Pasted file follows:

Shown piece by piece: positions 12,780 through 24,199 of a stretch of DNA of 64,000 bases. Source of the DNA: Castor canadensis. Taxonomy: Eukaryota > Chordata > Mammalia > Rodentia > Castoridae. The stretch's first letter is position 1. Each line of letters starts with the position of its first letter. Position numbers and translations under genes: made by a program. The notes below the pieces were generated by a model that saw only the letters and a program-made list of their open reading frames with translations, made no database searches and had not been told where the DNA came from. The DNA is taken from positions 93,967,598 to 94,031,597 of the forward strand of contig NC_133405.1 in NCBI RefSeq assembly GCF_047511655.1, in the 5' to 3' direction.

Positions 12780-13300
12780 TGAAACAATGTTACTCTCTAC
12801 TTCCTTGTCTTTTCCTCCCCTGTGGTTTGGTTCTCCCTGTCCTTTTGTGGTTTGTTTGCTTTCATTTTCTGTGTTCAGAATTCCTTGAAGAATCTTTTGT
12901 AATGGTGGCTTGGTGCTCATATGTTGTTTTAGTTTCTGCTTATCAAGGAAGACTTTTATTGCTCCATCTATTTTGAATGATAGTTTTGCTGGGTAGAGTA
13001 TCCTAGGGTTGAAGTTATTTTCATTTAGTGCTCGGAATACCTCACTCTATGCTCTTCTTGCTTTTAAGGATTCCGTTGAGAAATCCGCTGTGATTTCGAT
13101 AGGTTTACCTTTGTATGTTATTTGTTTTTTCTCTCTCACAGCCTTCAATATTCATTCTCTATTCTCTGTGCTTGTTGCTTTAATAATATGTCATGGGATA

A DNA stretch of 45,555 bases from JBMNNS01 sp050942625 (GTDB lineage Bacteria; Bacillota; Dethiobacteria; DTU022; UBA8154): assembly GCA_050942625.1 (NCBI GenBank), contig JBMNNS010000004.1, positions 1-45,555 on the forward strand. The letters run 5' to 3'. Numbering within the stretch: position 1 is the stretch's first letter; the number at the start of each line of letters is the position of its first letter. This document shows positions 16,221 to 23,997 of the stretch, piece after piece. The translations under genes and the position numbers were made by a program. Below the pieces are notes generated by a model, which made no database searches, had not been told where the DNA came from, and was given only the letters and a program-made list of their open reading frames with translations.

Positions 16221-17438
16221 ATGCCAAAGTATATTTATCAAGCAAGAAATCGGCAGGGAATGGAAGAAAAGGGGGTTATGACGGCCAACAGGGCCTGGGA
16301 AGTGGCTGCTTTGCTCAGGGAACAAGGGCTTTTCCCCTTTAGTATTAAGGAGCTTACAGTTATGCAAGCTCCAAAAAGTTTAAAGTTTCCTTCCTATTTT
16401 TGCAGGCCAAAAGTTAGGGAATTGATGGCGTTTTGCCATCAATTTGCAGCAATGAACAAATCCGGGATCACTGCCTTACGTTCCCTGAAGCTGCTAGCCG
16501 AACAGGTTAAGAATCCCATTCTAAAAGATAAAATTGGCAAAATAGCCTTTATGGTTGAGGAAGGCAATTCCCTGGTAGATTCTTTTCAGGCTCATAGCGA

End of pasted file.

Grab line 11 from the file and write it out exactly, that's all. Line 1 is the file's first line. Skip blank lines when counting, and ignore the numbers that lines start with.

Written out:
16301 AGTGGCTGCTTTGCTCAGGGAACAAGGGCTTTTCCCCTTTAGTATTAAGGAGCTTACAGTTATGCAAGCTCCAAAAAGTTTAAAGTTTCCTTCCTATTTT